UK real estate investment manager Mayfair Capital Investment Management has completed a first close on its second residential debt fund, which will focus on London outside of its “highly valued” central zone.
Mayfair Capital Residential 2 (MCR2) has so far received £17 million of commitments. A second close is planned for later this year, which the firm expects will raise a further £20-30 million.
Whereas Mayfair’s first London residential debt fund, which was launched in October 2012, focussed on lending to residential projects in London’s most central zones, one and two, the firm is aiming to avoid Central London with its new fund and instead concentrate on zones two to five.
“Parts of London look highly valued and are vulnerable to further value falls, as the government’s tax changes and other measures are fully reflected in the high end segment of the market and buy to lets,” said Simon Martindale, fund manager with responsibility for investment at Mayfair Capital Investment Management.
“For this reason, we are focusing on backing developers with good track records in developing in Zones 2 to 5 in what we call “affordable” London. Projects will comprise a mixture of apartments and houses and we will be avoiding prime central London”.
MCR2 is aiming to deliver an IRR of 10 percent per year net of all fees, expenses and carried interest. Investors include investment companies, pension schemes and private investors. Five directors of Mayfair Capital have committed equity to the new fund. Although the fund is set up with a five to seven-year life, it is expected to run for only four years.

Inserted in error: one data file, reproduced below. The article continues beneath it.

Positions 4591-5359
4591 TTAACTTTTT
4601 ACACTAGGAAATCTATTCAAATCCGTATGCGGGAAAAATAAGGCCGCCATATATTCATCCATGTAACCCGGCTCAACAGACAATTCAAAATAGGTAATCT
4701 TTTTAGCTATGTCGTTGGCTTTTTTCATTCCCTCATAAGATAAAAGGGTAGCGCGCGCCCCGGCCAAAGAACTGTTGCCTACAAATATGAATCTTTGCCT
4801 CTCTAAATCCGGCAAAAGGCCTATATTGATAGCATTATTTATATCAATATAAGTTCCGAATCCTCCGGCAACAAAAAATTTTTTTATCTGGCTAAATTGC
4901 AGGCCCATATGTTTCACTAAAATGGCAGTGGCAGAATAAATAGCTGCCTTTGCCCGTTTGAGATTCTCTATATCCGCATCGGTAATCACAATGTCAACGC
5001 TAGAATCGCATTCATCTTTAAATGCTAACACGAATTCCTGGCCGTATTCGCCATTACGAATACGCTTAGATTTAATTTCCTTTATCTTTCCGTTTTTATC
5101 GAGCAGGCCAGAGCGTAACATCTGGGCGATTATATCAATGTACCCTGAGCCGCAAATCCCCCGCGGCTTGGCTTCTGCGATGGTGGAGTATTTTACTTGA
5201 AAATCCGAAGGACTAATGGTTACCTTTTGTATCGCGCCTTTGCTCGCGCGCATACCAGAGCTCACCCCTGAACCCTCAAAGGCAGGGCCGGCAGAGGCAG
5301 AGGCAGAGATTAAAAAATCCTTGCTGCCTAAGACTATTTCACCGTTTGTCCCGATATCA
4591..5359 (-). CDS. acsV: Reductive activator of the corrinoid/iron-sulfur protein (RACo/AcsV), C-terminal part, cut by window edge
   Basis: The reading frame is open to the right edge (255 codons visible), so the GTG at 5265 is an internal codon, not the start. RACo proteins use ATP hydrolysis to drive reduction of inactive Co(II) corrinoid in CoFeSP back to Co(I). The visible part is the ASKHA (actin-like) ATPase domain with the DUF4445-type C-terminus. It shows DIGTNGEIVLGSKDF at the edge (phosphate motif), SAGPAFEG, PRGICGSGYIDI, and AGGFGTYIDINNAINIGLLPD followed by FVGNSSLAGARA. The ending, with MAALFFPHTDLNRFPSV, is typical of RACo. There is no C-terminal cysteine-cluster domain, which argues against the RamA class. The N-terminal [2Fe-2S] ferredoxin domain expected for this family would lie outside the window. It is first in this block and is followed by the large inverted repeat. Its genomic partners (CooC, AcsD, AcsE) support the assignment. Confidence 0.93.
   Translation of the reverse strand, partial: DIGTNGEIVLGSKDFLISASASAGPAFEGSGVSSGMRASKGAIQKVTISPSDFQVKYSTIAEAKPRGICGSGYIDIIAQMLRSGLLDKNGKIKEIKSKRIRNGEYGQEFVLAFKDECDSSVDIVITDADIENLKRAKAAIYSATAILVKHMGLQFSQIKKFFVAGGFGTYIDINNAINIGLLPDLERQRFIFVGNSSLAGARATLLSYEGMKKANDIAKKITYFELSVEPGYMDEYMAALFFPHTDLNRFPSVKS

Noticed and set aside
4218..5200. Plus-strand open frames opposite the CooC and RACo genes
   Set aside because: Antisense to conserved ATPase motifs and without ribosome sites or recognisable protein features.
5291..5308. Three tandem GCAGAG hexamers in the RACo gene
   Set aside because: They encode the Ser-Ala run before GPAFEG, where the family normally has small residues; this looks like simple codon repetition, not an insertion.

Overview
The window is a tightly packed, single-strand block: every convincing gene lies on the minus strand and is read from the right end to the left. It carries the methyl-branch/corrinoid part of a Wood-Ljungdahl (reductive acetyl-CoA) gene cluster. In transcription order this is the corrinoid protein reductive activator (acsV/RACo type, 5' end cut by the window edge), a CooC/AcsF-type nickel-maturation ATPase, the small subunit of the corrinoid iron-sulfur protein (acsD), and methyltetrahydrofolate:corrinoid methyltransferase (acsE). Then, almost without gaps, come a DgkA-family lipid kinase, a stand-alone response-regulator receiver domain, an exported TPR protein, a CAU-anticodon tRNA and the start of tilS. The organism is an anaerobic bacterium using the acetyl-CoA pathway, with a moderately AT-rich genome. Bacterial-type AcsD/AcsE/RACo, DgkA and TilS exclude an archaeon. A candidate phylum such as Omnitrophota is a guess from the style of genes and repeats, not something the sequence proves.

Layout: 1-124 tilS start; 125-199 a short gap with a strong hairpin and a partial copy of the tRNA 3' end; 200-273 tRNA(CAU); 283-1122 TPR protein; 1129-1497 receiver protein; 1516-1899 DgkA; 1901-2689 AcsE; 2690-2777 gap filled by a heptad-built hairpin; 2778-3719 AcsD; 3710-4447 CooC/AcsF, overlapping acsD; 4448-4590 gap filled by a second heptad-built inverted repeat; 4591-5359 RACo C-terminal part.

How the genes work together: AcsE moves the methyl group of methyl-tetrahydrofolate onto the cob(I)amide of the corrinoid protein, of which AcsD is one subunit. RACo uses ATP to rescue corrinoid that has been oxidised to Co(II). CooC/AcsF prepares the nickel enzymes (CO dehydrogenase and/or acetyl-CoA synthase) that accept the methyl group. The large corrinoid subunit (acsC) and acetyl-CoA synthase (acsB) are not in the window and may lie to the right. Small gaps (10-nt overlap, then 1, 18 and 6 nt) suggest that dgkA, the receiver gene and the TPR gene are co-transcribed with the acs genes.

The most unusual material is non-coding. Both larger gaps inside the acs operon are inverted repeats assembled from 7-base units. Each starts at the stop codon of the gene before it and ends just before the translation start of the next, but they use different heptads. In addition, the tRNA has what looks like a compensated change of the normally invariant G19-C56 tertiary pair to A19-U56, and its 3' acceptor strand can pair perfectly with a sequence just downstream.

The first London residential debt fund, MCR1, was launched with £30 million of committed equity. MCR1 made seven investments, of which five have been fully realised, returning 89 percent of investors’ equity. MCR1 is on track to exceed its target of delivering investors an IRR of 15 per year, Mayfair said.
“The funding gap for developers in London continues to exist, with a gap between the amount senior lenders are prepared to advance and the level of developer equity,” said James Thornton, fund director and chief executive officer of Mayfair Capital.
“Each investment will generally be structured on the basis of an interest-bearing loan and a profit-participating loan. We do not, therefore, see ourselves as pure mezzanine lenders, more as property partners to the developers we back, given that part of the return is linked to the success of a scheme,” Thornton added.